STANISLAUS COUNTY — Stanislaus County supervisors decided Tuesday to reduce a pay cut for county employees because of modest improvements with the budget.
The decision won't affect the paychecks of county supervisors. But for county employees and elected officials such as the auditor and clerk-recorder, it reduces a pay cut from 6 percent with 48 hours of time off to 5 percent with 40 hours of time off.
Employee unions agreed to the 6 percent cut to help the county balance its budget last year.
Supervisor Dick Monteith opposed Tuesday's decision, citing high unemployment and the uncertain fiscal condition of local and state government. Restoring the pay will cost the county $2.8 million in the budget year that began this week, including $1 million from the general fund.
"There is too much uncertainty with state government and financing and new programs coming on that we can anticipate what the costs are," Monteith said. "I don't want to turn around in a year and (tell the employees) that we need that back and need more."
Other supervisors said it was a small gesture to unions that have agreed to concessions in recent years to help the county weather the effects of the recession.
"This is the right thing to do," Supervisor Jim DeMartini said. "They were there for us when we needed it."
Supervisors all agreed to continue with the 6 percent cut for themselves. Their annual salaries of $70,284 continue to fall behind what supervisors are paid in other counties.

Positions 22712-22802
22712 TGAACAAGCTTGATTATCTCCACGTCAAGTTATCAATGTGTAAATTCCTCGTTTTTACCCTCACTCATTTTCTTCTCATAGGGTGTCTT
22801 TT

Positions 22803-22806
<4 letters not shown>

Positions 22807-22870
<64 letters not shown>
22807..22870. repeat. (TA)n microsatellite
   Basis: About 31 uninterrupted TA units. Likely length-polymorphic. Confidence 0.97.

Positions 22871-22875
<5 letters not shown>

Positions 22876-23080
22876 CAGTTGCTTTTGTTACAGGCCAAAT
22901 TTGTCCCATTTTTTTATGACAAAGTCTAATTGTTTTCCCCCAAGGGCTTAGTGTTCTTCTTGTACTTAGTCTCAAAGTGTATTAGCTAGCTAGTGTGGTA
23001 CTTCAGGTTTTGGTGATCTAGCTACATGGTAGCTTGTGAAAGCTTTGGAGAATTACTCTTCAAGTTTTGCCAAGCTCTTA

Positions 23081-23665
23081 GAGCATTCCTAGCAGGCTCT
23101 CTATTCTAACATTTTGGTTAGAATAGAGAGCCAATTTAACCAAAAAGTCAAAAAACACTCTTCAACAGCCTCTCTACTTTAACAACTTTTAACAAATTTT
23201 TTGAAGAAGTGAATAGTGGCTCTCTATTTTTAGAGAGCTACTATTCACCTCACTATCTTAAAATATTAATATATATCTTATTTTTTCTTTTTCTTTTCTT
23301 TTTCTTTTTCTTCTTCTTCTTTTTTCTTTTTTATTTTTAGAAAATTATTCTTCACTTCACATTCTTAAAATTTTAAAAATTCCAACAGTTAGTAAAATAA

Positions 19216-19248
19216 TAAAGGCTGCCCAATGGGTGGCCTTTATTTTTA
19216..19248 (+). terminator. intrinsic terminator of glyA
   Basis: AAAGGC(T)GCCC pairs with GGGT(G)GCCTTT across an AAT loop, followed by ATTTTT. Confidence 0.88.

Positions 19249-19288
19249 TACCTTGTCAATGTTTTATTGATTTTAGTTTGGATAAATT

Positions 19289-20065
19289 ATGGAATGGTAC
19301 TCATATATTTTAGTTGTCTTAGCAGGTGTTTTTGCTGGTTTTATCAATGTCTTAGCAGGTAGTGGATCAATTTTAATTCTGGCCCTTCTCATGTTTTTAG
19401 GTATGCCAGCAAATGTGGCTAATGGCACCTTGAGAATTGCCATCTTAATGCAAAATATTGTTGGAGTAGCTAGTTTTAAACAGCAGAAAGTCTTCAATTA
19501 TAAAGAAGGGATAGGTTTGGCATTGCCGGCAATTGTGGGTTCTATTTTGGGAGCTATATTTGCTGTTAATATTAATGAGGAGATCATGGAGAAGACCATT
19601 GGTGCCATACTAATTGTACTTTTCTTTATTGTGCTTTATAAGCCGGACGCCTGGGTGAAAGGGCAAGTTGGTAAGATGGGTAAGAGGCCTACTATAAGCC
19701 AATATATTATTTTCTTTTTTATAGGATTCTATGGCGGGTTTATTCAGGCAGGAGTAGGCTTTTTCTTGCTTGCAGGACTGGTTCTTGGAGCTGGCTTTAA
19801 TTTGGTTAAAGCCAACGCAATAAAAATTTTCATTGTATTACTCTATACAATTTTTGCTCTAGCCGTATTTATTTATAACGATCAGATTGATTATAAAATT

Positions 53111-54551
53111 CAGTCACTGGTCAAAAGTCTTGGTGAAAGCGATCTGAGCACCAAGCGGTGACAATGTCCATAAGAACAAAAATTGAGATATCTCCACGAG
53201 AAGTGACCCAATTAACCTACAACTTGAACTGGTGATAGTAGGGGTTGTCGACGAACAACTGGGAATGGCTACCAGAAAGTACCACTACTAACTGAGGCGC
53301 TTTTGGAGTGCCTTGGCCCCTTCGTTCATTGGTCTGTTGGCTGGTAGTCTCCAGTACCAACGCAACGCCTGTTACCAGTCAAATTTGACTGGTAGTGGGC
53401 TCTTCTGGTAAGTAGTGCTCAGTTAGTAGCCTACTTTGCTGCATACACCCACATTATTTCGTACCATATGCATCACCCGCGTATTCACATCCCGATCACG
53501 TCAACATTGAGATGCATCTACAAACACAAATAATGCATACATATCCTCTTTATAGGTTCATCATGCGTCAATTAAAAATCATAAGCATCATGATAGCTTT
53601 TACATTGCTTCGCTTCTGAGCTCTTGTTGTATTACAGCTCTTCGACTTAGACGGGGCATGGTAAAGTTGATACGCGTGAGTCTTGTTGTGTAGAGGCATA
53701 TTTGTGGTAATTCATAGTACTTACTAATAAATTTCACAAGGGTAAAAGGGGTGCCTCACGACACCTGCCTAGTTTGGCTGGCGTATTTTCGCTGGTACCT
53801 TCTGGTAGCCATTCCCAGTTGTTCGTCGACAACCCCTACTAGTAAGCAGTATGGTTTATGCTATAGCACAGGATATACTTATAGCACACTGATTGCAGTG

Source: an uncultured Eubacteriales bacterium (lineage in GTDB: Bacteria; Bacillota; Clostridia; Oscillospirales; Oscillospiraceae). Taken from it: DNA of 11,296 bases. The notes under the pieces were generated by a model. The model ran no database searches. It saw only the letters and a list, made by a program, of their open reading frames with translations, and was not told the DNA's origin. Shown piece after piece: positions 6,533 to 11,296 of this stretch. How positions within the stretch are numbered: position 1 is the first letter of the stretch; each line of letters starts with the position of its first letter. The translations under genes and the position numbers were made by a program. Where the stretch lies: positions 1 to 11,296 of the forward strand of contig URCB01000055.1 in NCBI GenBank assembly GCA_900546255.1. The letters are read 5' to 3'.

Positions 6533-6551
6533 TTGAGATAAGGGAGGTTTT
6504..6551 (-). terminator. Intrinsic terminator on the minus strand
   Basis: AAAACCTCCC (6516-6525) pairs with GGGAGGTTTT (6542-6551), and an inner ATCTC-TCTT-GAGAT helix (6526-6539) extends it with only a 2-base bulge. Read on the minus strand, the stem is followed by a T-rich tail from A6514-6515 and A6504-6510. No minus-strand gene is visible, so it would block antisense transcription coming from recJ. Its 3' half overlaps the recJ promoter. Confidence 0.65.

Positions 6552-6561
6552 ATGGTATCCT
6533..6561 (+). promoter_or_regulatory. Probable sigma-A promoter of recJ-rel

According to a recent survey, supervisors are paid $96,900 a year in Merced County, which has half the population of Stanislaus County. San Joaquin County supervisors are paid $93,564 annually. The average for seven comparable counties is $89,064.
Stanislaus supervisors believe that giving themselves a pay raise would be an unpopular decision in a county with double-digit unemployment. Supervisor Terry Withrow said Tuesday that individual board members don't need a raise but it eventually could discourage less-affluent people from running for the office.
In closed session Tuesday, the board made no decisions regarding the process of finding a new county chief executive officer, County Counsel John Doering said. County CEO Monica Nino has accepted a job offer to become the top administrator for San Joaquin County.
Stanislaus supervisors are talking with Nino about scheduling her last day with the county and a smooth leadership transition. A requirement in her employment contract that she give six months' notice of a job change is expected to be renegotiated.
Bee staff writer Ken Carlson can be reached at email@example.com or (209) 578-2321.